The crisis is over. The review of our response isn’t.
The time for reflection is not while you’re in the midst of your school’s crisis response. “No fake,” you’re probably thinking. “This is your new learning?” Well, for me, it sort of is. As some of the elements were very different this time around for us, and I know I shouldn’t just brush them aside without thinking them over. Much has changed since Columbine and 9/11.
I also know that many of you have developed, assessed, and carried out your own crisis responses on different occasions within your own school community. Your insights are invaluable. Please feel free to share your comments and experiences as well. Just email me at: email@example.com. We can all keep learning from each other.
Here’s what happened in my school district on Friday, December 21 – our last school day before the holiday break.
As we headed into our final school day for 2012 (right before the holiday break), most of our central office administrators and principals were monitoring school absences due to the flu and colds and keeping our unbelieving skeptical eyes on all of the hullaballoo over the Mayan prophesy. We knew folks were chattering away more than normal, and we were following the news reports and all, but this end-of-the-world mania seemed incredibly farfetched. How could it possibly affect our schools? (It wasn’t something we put on our district website calendar, that’s for sure.)
Anyway, as Murphy’s law would dictate (and I don’t mess with this Murphy guy – even the Mayans would envy his impact!), we began school on this final Friday experiencing high swirling winds, wet snow, and a bitter wind chill. This was in stark contrast to the previous day, which was dry and 20 degrees warmer. Of course, fool that I am, I left my winter coat and gloves at home. And this still embarrasses me when I think about it.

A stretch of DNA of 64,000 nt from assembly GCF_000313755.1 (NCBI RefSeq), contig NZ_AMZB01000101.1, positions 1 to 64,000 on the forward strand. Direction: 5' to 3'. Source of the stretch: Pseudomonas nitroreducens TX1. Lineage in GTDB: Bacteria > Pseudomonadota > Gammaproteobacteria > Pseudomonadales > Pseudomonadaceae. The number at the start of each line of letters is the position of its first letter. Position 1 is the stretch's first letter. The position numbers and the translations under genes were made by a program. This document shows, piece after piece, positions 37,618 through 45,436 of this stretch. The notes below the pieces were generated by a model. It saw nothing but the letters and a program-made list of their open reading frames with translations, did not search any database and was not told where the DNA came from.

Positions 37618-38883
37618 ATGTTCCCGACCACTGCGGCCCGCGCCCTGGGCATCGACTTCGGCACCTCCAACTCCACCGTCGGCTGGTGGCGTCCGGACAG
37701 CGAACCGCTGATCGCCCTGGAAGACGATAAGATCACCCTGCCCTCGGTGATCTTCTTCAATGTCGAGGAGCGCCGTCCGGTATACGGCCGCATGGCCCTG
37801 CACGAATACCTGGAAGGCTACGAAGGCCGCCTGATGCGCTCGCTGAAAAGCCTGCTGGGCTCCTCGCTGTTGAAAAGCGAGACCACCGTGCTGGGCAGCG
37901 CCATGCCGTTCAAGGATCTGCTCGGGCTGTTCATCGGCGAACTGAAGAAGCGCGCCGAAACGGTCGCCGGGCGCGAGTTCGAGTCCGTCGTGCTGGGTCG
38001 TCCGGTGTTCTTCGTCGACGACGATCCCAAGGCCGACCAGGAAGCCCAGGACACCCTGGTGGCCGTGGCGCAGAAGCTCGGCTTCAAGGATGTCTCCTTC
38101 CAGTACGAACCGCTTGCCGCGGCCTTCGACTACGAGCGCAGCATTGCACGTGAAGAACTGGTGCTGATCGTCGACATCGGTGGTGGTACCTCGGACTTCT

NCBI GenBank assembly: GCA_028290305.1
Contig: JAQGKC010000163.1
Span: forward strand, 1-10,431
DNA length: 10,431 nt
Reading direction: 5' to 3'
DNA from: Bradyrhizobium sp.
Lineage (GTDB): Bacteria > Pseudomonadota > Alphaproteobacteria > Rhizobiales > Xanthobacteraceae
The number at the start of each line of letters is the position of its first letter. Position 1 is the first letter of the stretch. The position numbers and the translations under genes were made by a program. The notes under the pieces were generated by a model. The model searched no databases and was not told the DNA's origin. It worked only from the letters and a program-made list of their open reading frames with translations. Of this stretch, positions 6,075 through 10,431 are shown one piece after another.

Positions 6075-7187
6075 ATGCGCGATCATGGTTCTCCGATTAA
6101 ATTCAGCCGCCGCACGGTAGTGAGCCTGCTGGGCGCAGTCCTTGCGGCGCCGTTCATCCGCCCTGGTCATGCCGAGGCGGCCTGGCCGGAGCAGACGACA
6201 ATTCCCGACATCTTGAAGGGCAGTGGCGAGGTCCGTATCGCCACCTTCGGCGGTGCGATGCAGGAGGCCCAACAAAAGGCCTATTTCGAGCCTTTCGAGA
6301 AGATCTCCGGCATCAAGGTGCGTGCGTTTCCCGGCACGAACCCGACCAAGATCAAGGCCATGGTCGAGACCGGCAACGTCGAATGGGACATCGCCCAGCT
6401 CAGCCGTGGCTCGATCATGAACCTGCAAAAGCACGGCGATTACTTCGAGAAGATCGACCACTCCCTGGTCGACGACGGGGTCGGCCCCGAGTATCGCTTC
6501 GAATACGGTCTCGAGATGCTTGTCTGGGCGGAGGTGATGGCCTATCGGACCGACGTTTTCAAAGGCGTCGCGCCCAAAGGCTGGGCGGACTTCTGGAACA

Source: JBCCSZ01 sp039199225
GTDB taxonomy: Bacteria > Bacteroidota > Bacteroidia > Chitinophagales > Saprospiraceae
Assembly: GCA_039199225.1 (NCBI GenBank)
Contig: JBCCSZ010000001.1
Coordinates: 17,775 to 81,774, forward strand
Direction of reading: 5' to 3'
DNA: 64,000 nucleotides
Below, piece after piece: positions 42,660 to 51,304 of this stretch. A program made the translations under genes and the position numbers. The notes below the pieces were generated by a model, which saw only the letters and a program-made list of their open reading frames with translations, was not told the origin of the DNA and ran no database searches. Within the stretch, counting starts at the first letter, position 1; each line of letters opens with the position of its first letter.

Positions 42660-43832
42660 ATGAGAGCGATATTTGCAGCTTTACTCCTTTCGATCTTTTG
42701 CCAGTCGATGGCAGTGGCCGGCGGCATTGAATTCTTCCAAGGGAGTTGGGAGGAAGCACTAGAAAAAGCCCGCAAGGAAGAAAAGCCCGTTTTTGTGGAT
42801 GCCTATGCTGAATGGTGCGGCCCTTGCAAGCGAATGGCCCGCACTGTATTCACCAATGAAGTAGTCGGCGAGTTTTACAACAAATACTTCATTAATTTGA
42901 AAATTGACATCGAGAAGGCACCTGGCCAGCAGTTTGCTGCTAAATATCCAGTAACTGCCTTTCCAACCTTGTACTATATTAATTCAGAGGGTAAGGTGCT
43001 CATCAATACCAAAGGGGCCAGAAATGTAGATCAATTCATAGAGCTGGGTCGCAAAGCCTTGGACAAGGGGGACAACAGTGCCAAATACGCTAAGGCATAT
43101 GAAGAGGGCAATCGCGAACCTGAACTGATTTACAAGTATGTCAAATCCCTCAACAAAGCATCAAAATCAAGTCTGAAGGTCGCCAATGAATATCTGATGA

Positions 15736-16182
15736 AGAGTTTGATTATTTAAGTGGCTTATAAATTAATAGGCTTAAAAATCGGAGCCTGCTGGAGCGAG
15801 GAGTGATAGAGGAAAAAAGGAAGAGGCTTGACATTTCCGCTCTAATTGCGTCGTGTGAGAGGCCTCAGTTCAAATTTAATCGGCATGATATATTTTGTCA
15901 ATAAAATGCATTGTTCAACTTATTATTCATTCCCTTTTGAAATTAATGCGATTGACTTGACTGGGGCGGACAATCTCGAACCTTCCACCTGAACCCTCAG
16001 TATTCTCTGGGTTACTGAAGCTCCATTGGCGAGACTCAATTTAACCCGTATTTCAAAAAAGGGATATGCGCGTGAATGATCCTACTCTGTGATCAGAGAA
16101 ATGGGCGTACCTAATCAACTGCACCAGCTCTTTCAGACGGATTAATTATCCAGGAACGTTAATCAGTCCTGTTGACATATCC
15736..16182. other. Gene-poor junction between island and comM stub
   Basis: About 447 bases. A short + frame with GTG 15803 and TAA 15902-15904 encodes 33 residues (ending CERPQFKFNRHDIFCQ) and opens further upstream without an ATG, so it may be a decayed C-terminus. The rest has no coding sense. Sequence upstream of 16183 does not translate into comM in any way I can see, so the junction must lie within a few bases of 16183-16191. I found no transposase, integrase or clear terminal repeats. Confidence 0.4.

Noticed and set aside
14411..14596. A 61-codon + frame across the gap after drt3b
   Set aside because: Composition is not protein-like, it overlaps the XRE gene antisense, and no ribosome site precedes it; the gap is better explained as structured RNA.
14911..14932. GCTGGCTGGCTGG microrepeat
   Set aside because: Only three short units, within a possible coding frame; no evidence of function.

Friday actually began well, very much like an enhanced, but normal school day. Students and teachers looked forward to their planned holiday celebrations and most of our offices had inviting trays of cookies and candy. You’re a school communicator. You know the festive school atmosphere I’m describing. A crisis was not on anyone’s radar.
At mid-morning, though, one of our K-7 schools (700 students) experienced a total loss of power due to trees falling on the power lines. The emergency lights in the school kept things from becoming pitch black, but reports from the power company told us that power was a long way from being restored. We undertook plans to bus the students and staff over to our high school, less than 1/2 mile away.
Fortunately, our superintendent was already at the K-7 school for a meeting. While he teamed up with the principal there, we created a robo-call phone message to parents informing them about the situation. The message also told the K-7 parents they could take their students home before 12:30 p.m. or wait until the students returned from the high school for their normal 3 p.m. dismissal from their school. Along with the robo-call, we used the local radio station, emails to all school staff, our automated call-in message lines, and our website to get the word out. Of course, many of our K-7 students had their own cell phones with them and we allowed their use to call their parents.
So far, so good. At 12:30 pm, as the remaining K-7 students, staff, and the superintendent departed on the buses for the high school, things were rolling along as planned. While not the greatest day in the history of our district, all was well. Good enough.
Things settled down quickly at the school. The buses were gone and there were only a few parents at the K-7 school who were still packing up their students into their cars. And then unbelievably, a man in full winter garb wearing a ski mask pulled down over his face (not suspicious given the horrible weather) approached one of our young moms standing right by her car and murmered that this was a robbery.
The school’s power outage suddenly became the least of our problems.
The mom was understandably frightened and began screaming. Other adults noticed the scene and called the police. The man immediately ran away, but in the general direction of the high school. The police arrived within minutes and began their search for the man, while simultaneously notifying the high school to go into a total lock-down. What began as a power outage for 700 students and the staff at a K-7 school earlier was now a scarier situation . . . as these folks now were lock-downed at the high school along with 1100 high school students and their teachers. (Yes, Virginia, a bad day can get worse.)